Martensitic region of TTT diagram appears as below;
It can be seen in the figure, when we follow the S4 line in TTT diagram which can be shown in the above picture and top original TTT diagram, it is clear that cooling rate was so high that line does not touch the nose and, also, it crosses Ms line as well. If steel crosses Ms line than it indicates the start of martensitic transformation. This martensitic transformation is similar to pearlitic or bainitic transformation in one concept that it can be reversed until we reheat steel in austenitizing temperature. This region has two important lines i.e. Ms line for the start of martensitic transformation and Mf line for the end of martensitic transformation.
With a faster cooling rate, it is possible to go closer to the Mf line. As we got closer to the Mf line, the amount of retained austenite decreases, and the percentage of martensite in steel increases. Every cooling media have a certain cooling rate. Brine has a faster cooling rate than water that’s why the percentage of martensite will be higher in brine concerning that of water. A complete transformation is not possible as the structure will have too many stresses to accommodate generating quench cracks. The fastest cooling rate is possible with cryogenic treatment like cooling in liquid nitrogen which has a temperature -183o C and can generate a very severe cooling rate.
Alloying elements added in Steel will shift the c-shaped curve towards the right delaying diffusion-based transformation of pearlite. Alloying elements added can be ferrite stabilizers or austenite stabilizers. Each has different characteristics which can be fully understood in the article, “Effect of alloying elements in steel”.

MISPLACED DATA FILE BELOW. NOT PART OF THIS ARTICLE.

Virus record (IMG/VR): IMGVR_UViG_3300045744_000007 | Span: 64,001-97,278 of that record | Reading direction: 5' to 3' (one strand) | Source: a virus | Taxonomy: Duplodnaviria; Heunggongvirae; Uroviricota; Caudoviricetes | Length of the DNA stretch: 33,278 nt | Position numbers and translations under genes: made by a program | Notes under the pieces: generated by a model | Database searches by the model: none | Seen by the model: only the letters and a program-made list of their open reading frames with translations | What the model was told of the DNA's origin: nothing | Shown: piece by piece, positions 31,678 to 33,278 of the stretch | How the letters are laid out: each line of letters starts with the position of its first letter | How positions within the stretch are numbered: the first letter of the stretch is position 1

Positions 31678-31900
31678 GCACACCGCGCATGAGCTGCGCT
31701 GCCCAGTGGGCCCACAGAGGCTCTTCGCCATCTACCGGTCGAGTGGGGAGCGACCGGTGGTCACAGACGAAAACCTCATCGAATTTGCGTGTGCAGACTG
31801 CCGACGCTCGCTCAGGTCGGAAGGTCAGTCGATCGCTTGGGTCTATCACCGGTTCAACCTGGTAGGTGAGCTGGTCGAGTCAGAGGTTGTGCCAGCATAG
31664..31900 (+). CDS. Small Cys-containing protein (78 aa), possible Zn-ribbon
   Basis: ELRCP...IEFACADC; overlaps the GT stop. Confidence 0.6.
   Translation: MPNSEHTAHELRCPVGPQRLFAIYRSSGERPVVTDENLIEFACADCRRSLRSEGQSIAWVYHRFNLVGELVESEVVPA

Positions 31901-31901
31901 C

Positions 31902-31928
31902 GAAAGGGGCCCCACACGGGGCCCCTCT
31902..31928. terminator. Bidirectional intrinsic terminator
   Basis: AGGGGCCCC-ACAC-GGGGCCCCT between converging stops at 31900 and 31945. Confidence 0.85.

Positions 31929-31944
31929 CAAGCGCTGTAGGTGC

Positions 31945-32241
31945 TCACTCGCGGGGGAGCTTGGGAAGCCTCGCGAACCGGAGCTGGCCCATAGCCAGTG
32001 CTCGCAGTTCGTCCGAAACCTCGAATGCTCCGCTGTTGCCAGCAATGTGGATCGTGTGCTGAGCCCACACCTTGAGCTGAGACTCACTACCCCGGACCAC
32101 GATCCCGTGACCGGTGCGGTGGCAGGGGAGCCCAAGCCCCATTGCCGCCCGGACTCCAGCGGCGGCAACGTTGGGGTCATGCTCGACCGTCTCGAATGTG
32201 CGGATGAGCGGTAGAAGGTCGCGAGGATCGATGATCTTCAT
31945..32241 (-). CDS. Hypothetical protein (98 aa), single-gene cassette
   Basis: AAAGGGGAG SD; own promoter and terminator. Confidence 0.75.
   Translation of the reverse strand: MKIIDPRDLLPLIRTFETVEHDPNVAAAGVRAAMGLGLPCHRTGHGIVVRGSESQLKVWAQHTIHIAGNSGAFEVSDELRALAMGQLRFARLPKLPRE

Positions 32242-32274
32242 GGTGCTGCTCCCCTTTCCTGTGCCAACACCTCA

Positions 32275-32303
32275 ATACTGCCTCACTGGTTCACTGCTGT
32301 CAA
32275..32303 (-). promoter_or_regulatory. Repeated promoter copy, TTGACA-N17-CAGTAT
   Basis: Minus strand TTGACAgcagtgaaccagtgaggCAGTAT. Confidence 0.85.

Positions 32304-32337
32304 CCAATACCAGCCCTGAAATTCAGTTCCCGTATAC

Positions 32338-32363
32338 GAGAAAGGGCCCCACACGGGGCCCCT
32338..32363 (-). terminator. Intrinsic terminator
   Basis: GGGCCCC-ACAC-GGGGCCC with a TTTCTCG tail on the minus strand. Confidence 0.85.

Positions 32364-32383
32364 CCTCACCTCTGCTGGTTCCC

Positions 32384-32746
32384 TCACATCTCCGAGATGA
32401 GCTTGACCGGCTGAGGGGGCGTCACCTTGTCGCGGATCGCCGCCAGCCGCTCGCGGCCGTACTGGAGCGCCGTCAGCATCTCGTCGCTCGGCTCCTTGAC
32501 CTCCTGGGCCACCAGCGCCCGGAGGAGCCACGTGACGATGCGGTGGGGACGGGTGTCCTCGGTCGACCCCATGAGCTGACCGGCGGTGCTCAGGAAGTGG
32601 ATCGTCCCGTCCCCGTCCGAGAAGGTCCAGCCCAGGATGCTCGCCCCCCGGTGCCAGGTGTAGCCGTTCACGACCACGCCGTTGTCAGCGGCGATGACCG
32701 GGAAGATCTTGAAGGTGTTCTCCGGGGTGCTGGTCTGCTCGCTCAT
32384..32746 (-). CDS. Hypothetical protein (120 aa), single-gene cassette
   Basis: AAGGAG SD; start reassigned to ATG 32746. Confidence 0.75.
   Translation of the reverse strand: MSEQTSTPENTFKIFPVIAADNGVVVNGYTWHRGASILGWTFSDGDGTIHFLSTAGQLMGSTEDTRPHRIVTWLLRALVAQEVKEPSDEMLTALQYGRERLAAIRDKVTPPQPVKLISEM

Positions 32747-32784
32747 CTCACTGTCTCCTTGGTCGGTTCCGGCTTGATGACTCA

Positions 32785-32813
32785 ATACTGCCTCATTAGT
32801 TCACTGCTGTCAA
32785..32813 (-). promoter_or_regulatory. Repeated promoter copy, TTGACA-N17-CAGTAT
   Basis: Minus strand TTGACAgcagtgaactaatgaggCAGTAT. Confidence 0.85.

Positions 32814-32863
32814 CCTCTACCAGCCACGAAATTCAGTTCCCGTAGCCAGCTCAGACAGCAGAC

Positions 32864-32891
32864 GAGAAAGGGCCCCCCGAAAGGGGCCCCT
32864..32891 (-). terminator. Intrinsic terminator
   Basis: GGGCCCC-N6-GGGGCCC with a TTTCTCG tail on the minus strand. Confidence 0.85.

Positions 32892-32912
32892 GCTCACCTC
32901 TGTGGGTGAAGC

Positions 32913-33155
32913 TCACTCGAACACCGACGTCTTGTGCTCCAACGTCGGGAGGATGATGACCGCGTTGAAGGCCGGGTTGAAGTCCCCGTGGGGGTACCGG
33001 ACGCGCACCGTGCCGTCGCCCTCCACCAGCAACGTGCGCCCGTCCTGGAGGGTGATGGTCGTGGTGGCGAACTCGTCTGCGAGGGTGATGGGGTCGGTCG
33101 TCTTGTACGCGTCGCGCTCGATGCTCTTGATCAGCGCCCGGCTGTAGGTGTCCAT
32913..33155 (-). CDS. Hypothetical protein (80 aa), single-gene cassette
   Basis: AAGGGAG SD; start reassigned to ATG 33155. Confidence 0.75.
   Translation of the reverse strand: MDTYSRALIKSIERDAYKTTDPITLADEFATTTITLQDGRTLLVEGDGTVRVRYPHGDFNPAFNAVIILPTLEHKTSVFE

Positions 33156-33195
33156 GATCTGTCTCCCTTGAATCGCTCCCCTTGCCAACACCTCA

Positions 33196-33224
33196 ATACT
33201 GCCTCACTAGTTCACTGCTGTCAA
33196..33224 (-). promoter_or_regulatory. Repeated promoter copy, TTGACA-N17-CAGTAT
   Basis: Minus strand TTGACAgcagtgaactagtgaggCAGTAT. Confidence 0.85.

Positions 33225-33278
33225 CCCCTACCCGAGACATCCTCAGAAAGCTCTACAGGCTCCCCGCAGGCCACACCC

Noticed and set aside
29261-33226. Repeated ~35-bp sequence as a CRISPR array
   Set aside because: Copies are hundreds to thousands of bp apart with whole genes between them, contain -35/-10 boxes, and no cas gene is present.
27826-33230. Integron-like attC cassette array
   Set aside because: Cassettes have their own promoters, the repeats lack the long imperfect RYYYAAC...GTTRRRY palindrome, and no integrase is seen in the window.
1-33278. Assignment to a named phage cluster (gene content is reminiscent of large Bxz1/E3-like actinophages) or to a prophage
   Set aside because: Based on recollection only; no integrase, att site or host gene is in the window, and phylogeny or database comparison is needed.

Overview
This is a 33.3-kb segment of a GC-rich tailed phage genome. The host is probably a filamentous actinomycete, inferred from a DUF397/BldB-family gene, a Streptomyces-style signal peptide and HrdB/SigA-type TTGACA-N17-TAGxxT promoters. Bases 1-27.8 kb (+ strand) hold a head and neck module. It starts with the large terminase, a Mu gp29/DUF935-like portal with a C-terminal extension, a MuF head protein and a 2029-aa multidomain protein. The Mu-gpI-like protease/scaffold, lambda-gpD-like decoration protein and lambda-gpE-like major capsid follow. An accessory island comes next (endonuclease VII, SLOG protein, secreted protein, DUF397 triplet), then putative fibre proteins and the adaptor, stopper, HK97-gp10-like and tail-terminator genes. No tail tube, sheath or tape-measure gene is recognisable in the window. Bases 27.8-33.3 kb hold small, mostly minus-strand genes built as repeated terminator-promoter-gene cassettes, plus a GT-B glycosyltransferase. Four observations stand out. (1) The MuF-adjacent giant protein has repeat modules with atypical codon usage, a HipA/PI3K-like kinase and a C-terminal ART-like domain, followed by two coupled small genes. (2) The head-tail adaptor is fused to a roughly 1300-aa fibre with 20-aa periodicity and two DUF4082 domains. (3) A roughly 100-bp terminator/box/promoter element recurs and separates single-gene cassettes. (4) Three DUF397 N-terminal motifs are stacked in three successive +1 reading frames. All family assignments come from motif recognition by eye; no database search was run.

Applications of TTT diagram of steel
With an understanding of the TTT diagram, it is possible to optimize microstructure according to the user’s requirements. For example, fine pearlitic microstructure requires faster cooling which can be perfectly explained by the TTT curve. It is also discussed in the above sections that the degree of undercooling of fast cooling to a certain temperature prevents diffusion of atmos may generate various nonequilibrium products. The non-equilibrium cooling can also help suppress various products which are undesirable for certain applications. Based on the discussion, we are going to share certain applications of TTT diagram named as follow;
- Isothermal annealing